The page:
The ecosystems that inhabit coral reef regions are filled with countless symbiotic relationships that have developed over millions of years. From the tiniest of dinoflagellates to the morays and sharks that cruise the reef, each plays its part in the maintenance of the reef ecosystem's overall health.
Dinoflagellates are tiny marine protists, of which zooxanthella are a subtype which plays a large role in coral symbiosis. These creatures take up residence inside the folds and crevices of corals. Often due to poor nutrient content in the ocean where coral reefs exist, the dinoflagellates depend on corals for protection as well as nutrients. The coral in turn must grow in low depths in shelf-like formations that allow the dinoflagellates they harbor to have enough sunlight for photosynthesis. In this manner, corals get most of their energy from the photosynthesis, and excrete waste that includes nutrients needed by the dinoflagellates.
Corals also excrete mucus on their surfaces to keep clean enough that sunlight is not obscured for their guests. This mucus is then eaten by a multitude of small fish that live in the shelter of the coral reef. Corals protect the fish from being battered by strong currents and storm strengthened waves. These fish also provide the corals and surrounding area with nutrients from their waste.
The fish that thrive on the coral mucus are hunted by predators such as moray eels, barracuda, and sharks. An astounding diversity of life is found in the coral reef ecosystem, which might overcome the coral by either stripping away all its mucus or eating the coral itself. Predators are treated to a virtually unlimited supply of tropical fish and crustaceans to feast upon without having to search away from the reefs into open ocean. The reefs also provide some predators protection from violent waves or currents. This balances the reef ecosystem by putting a limit on the number of fish eating away at the coral.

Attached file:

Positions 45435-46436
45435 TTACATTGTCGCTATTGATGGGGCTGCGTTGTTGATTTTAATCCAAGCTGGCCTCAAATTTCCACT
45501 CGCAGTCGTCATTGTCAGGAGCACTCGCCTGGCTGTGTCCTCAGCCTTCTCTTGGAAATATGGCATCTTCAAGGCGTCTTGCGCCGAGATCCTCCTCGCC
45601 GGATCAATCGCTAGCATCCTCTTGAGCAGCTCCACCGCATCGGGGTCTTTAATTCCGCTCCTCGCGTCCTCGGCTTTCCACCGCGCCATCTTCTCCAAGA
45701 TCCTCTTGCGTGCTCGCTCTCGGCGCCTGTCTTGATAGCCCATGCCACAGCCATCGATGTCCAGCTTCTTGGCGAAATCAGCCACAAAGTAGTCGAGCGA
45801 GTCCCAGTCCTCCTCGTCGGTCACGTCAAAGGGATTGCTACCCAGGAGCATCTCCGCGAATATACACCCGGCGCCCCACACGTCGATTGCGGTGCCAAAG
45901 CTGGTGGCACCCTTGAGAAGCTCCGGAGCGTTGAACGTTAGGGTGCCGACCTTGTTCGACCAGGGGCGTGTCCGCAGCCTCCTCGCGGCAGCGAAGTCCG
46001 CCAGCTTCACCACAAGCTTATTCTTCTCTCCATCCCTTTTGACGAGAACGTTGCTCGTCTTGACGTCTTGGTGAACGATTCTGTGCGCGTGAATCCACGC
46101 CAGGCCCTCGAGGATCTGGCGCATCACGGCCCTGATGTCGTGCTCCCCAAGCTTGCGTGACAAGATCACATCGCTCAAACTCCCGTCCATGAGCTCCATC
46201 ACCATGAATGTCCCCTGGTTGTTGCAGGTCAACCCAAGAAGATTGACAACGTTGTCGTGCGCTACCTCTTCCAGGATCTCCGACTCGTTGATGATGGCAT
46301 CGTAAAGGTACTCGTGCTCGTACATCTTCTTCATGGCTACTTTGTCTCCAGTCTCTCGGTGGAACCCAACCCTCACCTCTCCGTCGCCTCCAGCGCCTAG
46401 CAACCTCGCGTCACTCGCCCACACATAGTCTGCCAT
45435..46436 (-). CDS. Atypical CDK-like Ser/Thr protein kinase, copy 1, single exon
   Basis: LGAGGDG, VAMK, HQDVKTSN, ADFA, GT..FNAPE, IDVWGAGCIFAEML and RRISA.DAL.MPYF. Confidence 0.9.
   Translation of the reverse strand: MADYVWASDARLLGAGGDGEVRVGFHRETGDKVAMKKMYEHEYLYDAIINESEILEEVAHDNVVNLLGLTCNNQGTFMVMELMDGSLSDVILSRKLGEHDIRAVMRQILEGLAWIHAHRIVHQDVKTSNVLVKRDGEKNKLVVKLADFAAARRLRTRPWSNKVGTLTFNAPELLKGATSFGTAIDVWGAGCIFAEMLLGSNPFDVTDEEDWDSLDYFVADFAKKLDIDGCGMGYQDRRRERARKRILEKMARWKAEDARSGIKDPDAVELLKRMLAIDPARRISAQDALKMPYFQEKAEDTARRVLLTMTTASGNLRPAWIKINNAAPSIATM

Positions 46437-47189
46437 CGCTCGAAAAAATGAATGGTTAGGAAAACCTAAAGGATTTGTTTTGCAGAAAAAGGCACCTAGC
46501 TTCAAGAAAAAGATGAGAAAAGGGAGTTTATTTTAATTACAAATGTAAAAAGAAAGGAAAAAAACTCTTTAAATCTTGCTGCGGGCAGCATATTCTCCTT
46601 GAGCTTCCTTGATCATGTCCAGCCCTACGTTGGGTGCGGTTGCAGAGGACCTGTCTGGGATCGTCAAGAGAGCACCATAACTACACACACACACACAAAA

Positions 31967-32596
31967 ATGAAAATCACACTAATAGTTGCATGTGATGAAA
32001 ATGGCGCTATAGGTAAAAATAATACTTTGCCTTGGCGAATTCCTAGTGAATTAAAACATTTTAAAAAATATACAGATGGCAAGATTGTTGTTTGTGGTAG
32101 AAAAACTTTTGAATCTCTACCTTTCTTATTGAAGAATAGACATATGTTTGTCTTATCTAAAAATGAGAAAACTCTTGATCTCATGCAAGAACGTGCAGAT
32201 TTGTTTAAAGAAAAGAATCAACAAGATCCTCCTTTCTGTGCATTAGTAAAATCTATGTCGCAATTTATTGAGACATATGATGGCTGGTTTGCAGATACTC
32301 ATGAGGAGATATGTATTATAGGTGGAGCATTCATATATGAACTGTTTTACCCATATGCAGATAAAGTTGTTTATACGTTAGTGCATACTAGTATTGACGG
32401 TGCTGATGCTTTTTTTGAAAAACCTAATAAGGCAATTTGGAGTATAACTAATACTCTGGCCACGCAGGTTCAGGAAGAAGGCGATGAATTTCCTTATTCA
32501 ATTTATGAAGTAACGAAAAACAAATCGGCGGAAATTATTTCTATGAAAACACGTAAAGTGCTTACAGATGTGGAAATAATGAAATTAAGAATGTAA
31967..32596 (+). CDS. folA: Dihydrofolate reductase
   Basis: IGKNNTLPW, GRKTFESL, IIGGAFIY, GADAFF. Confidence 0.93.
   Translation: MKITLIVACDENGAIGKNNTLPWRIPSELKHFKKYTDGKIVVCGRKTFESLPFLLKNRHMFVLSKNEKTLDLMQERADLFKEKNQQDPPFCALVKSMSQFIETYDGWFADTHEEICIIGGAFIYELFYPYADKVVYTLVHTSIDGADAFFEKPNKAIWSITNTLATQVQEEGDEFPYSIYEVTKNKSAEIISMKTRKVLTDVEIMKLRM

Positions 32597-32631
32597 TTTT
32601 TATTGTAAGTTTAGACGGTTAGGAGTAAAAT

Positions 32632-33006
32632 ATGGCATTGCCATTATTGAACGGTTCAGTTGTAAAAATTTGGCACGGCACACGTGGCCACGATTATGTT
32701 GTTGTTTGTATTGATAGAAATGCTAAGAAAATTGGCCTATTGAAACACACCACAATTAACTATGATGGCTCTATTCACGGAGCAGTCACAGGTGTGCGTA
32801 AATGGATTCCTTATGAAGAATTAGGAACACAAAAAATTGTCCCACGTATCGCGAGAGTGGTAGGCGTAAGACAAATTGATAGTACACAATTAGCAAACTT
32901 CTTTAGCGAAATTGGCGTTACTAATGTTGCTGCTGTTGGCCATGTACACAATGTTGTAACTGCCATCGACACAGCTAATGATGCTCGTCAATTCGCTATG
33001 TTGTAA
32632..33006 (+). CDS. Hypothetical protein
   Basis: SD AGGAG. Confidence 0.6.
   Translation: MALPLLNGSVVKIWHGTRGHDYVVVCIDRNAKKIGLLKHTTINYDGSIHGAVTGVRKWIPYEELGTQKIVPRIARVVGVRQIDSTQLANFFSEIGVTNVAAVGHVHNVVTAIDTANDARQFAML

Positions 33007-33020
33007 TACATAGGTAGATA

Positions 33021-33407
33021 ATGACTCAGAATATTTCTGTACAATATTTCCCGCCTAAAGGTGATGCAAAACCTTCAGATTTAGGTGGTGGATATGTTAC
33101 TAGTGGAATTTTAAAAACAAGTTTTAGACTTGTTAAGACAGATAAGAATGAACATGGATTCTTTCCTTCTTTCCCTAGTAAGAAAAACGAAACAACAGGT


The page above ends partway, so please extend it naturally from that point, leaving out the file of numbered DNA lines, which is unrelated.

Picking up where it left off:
Some reefs form atolls surrounding small islands in warm ocean water, and limit the erosion that the waves usually cause to shorelines. Small islands can then develop safe navigable harbors where people can safely reside. Humans form the most tenuous link in the symbiosis of the ecosystem. Although they benefit from the safe harbors and plentiful fishing available near coral reefs, they can also destroy the reefs from their greed. Overfishing or tourism can quickly cause irreparable harm to coral reefs that have been around for tens of thousands of years.
Coral reef ecosystems are both diverse, enduring, and yet fragile at the same time. Humans need to be the guardians of these masterpieces of nature. If they succeed, they will finally complete the symbiotic environment of the reefs.